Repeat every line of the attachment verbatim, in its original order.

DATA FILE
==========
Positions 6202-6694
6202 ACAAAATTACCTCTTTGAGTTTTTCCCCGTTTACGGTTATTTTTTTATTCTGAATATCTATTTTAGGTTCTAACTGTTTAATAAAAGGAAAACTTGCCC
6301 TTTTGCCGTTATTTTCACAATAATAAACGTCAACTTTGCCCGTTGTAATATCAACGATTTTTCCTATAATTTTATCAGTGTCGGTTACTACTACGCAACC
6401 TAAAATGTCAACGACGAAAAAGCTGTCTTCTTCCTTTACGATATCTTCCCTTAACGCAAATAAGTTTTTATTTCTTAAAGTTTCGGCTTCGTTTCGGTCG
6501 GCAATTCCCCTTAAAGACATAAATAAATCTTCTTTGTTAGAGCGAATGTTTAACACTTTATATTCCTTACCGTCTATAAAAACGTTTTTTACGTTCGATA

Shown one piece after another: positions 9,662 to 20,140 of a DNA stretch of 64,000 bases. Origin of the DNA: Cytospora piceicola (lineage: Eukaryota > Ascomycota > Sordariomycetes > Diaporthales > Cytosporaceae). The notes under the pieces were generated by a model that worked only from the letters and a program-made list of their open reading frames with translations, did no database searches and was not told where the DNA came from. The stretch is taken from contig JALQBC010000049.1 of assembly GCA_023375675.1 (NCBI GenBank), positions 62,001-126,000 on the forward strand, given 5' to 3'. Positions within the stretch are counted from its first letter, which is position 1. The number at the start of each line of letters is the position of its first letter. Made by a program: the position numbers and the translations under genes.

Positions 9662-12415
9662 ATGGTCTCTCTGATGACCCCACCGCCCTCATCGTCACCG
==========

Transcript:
Positions 6202-6694
6202 ACAAAATTACCTCTTTGAGTTTTTCCCCGTTTACGGTTATTTTTTTATTCTGAATATCTATTTTAGGTTCTAACTGTTTAATAAAAGGAAAACTTGCCC
6301 TTTTGCCGTTATTTTCACAATAATAAACGTCAACTTTGCCCGTTGTAATATCAACGATTTTTCCTATAATTTTATCAGTGTCGGTTACTACTACGCAACC
6401 TAAAATGTCAACGACGAAAAAGCTGTCTTCTTCCTTTACGATATCTTCCCTTAACGCAAATAAGTTTTTATTTCTTAAAGTTTCGGCTTCGTTTCGGTCG
6501 GCAATTCCCCTTAAAGACATAAATAAATCTTCTTTGTTAGAGCGAATGTTTAACACTTTATATTCCTTACCGTCTATAAAAACGTTTTTTACGTTCGATA

Shown one piece after another: positions 9,662 to 20,140 of a DNA stretch of 64,000 bases. Origin of the DNA: Cytospora piceicola (lineage: Eukaryota > Ascomycota > Sordariomycetes > Diaporthales > Cytosporaceae). The notes under the pieces were generated by a model that worked only from the letters and a program-made list of their open reading frames with translations, did no database searches and was not told where the DNA came from. The stretch is taken from contig JALQBC010000049.1 of assembly GCA_023375675.1 (NCBI GenBank), positions 62,001-126,000 on the forward strand, given 5' to 3'. Positions within the stretch are counted from its first letter, which is position 1. The number at the start of each line of letters is the position of its first letter. Made by a program: the position numbers and the translations under genes.

Positions 9662-12415
9662 ATGGTCTCTCTGATGACCCCACCGCCCTCATCGTCACCG